Theranos ex-COO Sunny Balwani found guilty of fraud
Ramesh “Sunny” Balwani, the former president of Theranos Inc. and ex-boyfriend of its founder Elizabeth Holmes, was found guilty of fraud for his role in the collapse of the $9 billion blood-testing startup.
The decision Thursday comes six months after Holmes was convicted of defrauding investors in the company, which promised to revolutionize the medical industry by using a few drops of blood to complete a wide array of health tests.
Balwani faces as long as 20 years in prison on the charges.
The pair were tried on charges of lying to investors and patients about the accuracy and capabilities of Theranos’s machines. As problems came to light, the company fell apart amid regulatory crackdowns, shareholder lawsuits and recriminations. The failure spawned books, a documentary and a television series.
While Holmes was the public face of the company, prosecutors said Balwani played an integral role. Jurors weighing his fate heard some of the same damaging evidence that led to Holmes’s conviction, including emails and texts tying the pair together, both professionally and romantically.
The panel also heard from a laboratory director, regulator and patient who didn’t testify against Holmes. That testimony was aimed at underscoring his familiarity with the failed blood tests.
Holmes has yet to be sentenced and is asking for her conviction to be set aside by the judge who presided over her trial.
As the verdict was read Thursday after the jury deliberated for about five days, Balwani sat mostly still but was blinking frequently, looking side to side occasionally at his two lead lawyers.
The jury found Balwani guilty of all the charges against him, including two counts of conspiring with Holmes, six counts of defrauding investors and four counts of patient fraud. The verdict against Holmes was mixed, with jurors acquitting her of the patient fraud counts and unable to reach a decision on some of the investor fraud counts.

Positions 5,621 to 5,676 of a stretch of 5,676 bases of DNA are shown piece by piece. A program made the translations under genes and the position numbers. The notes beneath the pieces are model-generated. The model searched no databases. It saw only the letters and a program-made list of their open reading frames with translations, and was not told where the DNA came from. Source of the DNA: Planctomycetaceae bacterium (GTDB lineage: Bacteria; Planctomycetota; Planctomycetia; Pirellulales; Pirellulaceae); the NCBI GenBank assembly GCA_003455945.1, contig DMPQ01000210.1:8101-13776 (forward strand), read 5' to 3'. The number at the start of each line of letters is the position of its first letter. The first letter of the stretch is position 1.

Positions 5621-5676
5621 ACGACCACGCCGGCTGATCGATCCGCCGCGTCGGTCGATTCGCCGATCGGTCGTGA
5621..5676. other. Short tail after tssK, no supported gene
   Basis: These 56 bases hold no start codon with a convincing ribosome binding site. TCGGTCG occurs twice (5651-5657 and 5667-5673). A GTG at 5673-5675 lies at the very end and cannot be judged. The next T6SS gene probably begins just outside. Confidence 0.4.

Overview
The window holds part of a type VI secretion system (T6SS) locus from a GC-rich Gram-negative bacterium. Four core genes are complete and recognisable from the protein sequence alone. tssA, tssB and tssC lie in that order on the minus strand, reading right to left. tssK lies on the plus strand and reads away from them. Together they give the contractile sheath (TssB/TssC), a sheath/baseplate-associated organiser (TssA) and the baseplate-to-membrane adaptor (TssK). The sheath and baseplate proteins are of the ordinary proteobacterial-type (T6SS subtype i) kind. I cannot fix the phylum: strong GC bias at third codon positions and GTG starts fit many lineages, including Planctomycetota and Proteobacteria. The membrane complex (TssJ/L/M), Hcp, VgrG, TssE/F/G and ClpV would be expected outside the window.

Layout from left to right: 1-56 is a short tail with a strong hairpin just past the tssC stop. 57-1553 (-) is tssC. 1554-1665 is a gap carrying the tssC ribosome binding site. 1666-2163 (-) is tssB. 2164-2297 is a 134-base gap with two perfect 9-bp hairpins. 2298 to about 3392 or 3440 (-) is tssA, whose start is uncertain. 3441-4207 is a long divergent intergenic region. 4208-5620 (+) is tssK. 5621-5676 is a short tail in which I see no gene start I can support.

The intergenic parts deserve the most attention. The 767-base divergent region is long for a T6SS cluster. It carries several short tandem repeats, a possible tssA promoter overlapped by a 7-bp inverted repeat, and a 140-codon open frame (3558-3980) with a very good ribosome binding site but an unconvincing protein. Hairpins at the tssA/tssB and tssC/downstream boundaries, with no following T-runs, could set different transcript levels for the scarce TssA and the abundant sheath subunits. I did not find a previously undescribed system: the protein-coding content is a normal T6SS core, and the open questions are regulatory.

Balwani denied the government’s charges of conspiracy and fraud. His lawyers argued prosecutors cherry picked the thinnest fraction of bad blood-test results, and ignored millions of other tests that were recorded in a defunct Theranos database.
“Balwani ran the lab for a time and was just as involved as Holmes in management,” said Andrey Spektor, a criminal defense lawyer not involved in the case. “To some extent, the government had a stronger case against him.”
The government’s case against Balwani was also made simpler, Spektor said, because it didn’t have to navigate Holmes’s claims that he sexually and psychologically abused her. Prosecutors “didn’t have to worry about the sympathy theme on which Holmes ended her defense,” he said. Balwani denied the abuse claims Holmes made against him at her trial.
During a closing argument that lasted more than 12 hours over three days, Balwani’s lawyer claimed that the Silicon Valley businessman was dazzled by Holmes the same way that investors and high-profile board members were.
“There’s no reason why he wouldn’t have seen the exact same thing: the charisma, the drive, the vision, the goal to change diagnostic testing. And he bought into that vision,” attorney Jeffrey Coopersmith told the jury. “He bought into that vision not only with his time but also with his own money,” investing $4.6 million in the company.
Assistant U.S. Attorney John Bostic warned jurors not to be fooled.
“You should not believe that Mr. Balwani’s perspective on Ms. Holmes was an outsider’s perspective,” he said.
The prosecutor said they collaborated on every facet of Theranos’s operations, including walling off key information from some employees in an attempt to maintain the alleged fraud.
Balwani still faces an unresolved civil suit by the U.S. Securities and Exchange Commission alleging he committed securities fraud.
The case is U.S. v. Balwani, 18-cr-00258, U.S. District Court, Northern District of California (San Jose).
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